Supplements No additional ones to add at this level
Procedures

Botox®

Pros:

OnabotulinumtoxinA (the generic name for Botox® ) has to be one of the most studied treatments for virtually all types of headaches.  However, the only type that showed significant improvement from onabotulinumtoxinA injections is Chronic Migraine. It often works when other things have failed.  It doesn’t involve taking a mediation that is absorbed in the gut and can have a lot of side effects.  It has also been widely used for 20 years and appears quite safe when used correctly.

 

Cons:

The number one problem is that it is very expensive. One treatment costs about $1800-$2500 and the treatments need to be repeated every 90 days. The most common side effects are the small pain of getting 32-35 injections around the head and neck and, rarely, a droopy eye.

 

Facet Joint Blocks  

If the patient’s headaches seem to start from the neck or they have neck pain in addition to their headaches, it might be worth seeing an intervention pain clinic and having facet joint blocks and possible ablation.

 

Pros:

If facet joint blocks or ablation works, it can make a lasting difference.

 

Cons:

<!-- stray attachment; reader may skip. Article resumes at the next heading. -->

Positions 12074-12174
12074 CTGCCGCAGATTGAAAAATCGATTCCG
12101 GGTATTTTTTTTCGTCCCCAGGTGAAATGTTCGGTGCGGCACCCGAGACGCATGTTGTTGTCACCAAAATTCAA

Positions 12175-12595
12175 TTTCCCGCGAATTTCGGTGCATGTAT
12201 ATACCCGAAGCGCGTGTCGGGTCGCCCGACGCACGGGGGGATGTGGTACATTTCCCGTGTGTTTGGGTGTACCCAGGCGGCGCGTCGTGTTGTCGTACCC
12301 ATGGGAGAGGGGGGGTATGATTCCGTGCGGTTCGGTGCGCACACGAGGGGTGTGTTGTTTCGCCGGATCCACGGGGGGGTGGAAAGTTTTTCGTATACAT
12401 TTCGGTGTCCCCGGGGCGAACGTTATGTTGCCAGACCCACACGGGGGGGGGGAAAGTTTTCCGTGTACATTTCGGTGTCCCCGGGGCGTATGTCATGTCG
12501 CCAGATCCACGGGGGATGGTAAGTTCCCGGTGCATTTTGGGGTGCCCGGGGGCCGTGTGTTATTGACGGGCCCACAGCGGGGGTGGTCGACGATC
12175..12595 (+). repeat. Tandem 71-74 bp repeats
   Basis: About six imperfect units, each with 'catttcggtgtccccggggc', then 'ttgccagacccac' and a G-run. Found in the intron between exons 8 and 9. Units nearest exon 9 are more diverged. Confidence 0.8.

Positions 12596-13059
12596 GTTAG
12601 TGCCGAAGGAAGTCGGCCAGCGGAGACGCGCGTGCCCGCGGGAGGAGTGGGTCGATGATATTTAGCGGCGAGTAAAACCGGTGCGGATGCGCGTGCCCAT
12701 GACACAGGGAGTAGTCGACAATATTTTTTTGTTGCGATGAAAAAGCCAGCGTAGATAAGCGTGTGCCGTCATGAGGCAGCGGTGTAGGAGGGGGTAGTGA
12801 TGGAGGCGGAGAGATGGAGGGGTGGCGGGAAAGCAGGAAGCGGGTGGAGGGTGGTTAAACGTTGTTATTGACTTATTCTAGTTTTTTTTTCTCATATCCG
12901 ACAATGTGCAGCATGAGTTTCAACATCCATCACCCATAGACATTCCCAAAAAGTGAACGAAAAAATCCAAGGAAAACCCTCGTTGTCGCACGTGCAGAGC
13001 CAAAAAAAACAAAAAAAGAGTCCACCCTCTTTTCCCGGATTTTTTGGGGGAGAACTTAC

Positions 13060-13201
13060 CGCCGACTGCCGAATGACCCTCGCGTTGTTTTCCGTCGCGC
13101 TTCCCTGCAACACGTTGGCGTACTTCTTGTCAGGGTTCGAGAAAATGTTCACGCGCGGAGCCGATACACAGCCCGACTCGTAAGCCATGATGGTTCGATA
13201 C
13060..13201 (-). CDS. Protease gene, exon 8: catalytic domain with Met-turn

One of ten things the American Headache Society considered as treatments that are NOT helpful to headaches, is the overuse of facet joint blocks and ablations.  This issue didn’t make their final cut of five.  But it does raise concern that these treatments are invasive, can be permanent (in the case of ablations) and have limited proof of being helpful.

 

 

Prevention Pharmacological / Tier III

Pregabalin (Lyrica®) Pros:

Headache studies are pending, however, in my experience, it has been quite effective, even with patients who have failed other mediations.

 

Cons:

Because it is branded, expensive and not yet approved for headache treatment, it is very hard to get it covered by insurance companies.  If the patient also has one of the disorders that it is approved for (fibromyalgia, seizures or neuropathic pain) it can be covered under that diagnosis.  Its side effects are drowsiness and sometimes weight gain.

methylergonovine maleate (Methergine®) Pros:

This is one of the most effective classes of medications for the prevention of migraine.  This class comes from a natural source (ergot fungus) and has relatively low side effects.  For many patients, this is the only medication that has ever worked to prevent their headaches and it is a godsend.